A recent SEC analysis indicated that 18% of financial statement disclosures are unique to the reporting company. This percentage is higher than what I would expect since this means that, on average, for every five to six US GAAP financial disclosures, one of the disclosures is unique to the reporting company. That’s a substantial amount of disclosures that aren’t comparable across companies, especially considering that all the disclosures are being reported in accordance with the same accounting standards. Why is this occurring?
The SEC analysis
The SEC analysis covered filings of US GAAP annual reports submitted to the SEC during 2018. It used the XBRL financials to identify each company’s use of custom tags. Custom tags are created by the registrant when there is no appropriate matching tag in the US GAAP Taxonomy for the given disclosure. Consequently, these custom tags are considered unique disclosures.
The analysis showed the rate was 19% and 18% for 2016 and 2017, respectively, so the rate is stabilizing at approximately 18%.
Why isn’t the average rate lower than 18%?
If every registrant is following the same accounting standards, wouldn’t the unique disclosure percentage be lower than 18%? The experience of our seasoned XBRL team at Toppan Merrill from tagging and reviewing thousands of XBRL financials points to three significant factors that increase the rate of unique disclosures, which are:
- The financial disclosures included in the SEC analysis include not only the primary financial statements, but also the notes to the financials. The notes include many disclosures that are very specific and explain items in significant detail, which increases the likelihood of custom tags. And since the tagging requirement states that each amount be tagged (i.e. each monetary value, percentage, and number) the level of tagging goes beyond just the basic monetary values. The SEC did an analysis of the custom tags in the primary financials (excluding the footnotes) of US GAAP filers in 2017 and determined the rate of custom tags was 9%. Even that isn’t a small percentage, but it shows that the notes contain a lot of custom tags due to the increased detail within the notes.
- Certain financial disclosures, although in accordance with US GAAP, describe unusual or complex circumstances that are specific to the company. Many of the amounts in these disclosures are not in the US GAAP Taxonomy since they are not specifically in the accounting standards or aren’t commonly reported. Examples are:
- disclosures related to complex debt and equity structures, especially if it involves special debt covenants
- commitment and contingency disclosures, especially if they describe unique legal matters and
- disclosures of unusual transactions, including collaboration agreements with third parties.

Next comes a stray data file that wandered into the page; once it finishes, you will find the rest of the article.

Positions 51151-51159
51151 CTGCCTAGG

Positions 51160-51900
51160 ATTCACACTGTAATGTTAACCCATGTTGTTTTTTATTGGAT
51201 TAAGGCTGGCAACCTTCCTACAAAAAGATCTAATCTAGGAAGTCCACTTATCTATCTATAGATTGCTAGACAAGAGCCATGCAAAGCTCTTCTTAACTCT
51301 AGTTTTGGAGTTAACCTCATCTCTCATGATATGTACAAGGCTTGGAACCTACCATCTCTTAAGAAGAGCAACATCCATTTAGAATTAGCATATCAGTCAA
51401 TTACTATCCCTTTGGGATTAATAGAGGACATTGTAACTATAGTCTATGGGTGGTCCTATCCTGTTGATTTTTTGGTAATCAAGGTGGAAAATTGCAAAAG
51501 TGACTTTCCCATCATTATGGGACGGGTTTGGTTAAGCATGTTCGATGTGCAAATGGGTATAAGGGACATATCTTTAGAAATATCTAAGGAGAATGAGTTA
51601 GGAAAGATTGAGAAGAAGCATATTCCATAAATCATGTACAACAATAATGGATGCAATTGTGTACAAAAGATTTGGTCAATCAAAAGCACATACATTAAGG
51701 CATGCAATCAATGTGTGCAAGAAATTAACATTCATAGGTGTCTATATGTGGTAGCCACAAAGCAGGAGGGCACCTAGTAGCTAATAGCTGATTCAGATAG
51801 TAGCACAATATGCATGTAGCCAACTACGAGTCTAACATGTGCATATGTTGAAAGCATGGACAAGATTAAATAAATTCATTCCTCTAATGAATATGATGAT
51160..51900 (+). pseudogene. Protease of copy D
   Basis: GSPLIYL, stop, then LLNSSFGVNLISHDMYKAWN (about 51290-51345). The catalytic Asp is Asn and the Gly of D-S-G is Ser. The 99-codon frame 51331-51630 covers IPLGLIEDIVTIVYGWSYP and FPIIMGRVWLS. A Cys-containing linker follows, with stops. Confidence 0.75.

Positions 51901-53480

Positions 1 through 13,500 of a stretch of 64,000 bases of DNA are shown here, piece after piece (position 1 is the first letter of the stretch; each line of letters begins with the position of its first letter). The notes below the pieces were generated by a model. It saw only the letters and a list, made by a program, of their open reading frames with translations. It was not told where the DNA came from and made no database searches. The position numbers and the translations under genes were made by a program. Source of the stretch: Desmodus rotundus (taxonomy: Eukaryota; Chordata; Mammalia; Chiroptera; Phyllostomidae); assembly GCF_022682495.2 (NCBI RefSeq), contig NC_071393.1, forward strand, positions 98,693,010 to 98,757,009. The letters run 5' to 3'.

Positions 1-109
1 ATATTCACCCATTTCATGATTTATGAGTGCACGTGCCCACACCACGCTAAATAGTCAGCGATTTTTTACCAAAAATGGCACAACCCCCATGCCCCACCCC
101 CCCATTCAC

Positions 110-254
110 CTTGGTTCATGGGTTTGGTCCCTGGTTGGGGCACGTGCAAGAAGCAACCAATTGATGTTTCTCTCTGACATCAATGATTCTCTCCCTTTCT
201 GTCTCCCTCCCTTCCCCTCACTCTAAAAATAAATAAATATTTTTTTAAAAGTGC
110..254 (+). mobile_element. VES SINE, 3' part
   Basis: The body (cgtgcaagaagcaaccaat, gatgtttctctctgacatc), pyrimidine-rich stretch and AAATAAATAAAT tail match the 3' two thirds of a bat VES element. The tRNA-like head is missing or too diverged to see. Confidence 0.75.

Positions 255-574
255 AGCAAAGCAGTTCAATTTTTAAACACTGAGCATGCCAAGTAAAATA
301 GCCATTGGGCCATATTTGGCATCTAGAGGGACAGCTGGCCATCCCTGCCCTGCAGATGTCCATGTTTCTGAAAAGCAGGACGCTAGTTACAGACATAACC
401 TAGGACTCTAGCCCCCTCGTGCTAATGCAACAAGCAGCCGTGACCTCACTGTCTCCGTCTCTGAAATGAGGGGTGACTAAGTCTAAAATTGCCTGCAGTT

When these disclosures present unique concepts, the custom tag rate increases rapidly.
- Unfortunately, sometimes a unique tag is erroneously created by a registrant when an appropriate tag exists in the US GAAP Taxonomy. This happens when the preparer is unfamiliar with the taxonomy. It also happens when the preparer is unaware that a custom tag which was properly selected in a prior period has been added by FASB to a new version of the taxonomy. Once the tag is added to the taxonomy, in future periods the preparer should replace the custom tag with the new tag.
Preparers and consumers can enhance comparability
Unique disclosures, although appropriate, reduce comparability across companies. The SEC stated in its analysis, “the Commission has acknowledged that the use of unnecessary customized tags could potentially reduce the comparability of inter-company data.”
To enhance the ability to compare the unique financial data across companies, both users and preparers of XBRL financials play a role.
The users of XBRL should understand two upcoming enhancements to help compare unique disclosures. One enhancement is a mechanism introduced by the European Union XBRL mandate that requires any custom tag to be anchored to a related base taxonomy tag, thereby giving the custom tag more meaning. Another enhancement is an upcoming change in the way the XBRL standard handles calculations, which will give more meaning to custom tags that are included in an XBRL calculation.
The preparers of XBRL also play a role since they need to closely analyze the custom tags they are submitting to the SEC to determine if they are truly unique disclosures. In addition, preparers should be familiar with each annual version of the US GAAP Taxonomy to determine if any new tags have been added that appropriately replace a previous custom tag that the company created. The FASB taxonomy team frequently evaluates the custom tags to determine if any new tags needed to be added to the taxonomy. Consequently, due diligence from XBRL preparers is required.
There’s always next year
I expect the SEC will prepare the same analysis next year on all the 2019 filings. I am curious to see the result… although my expectation is that the custom tag rate will stay very near 18%.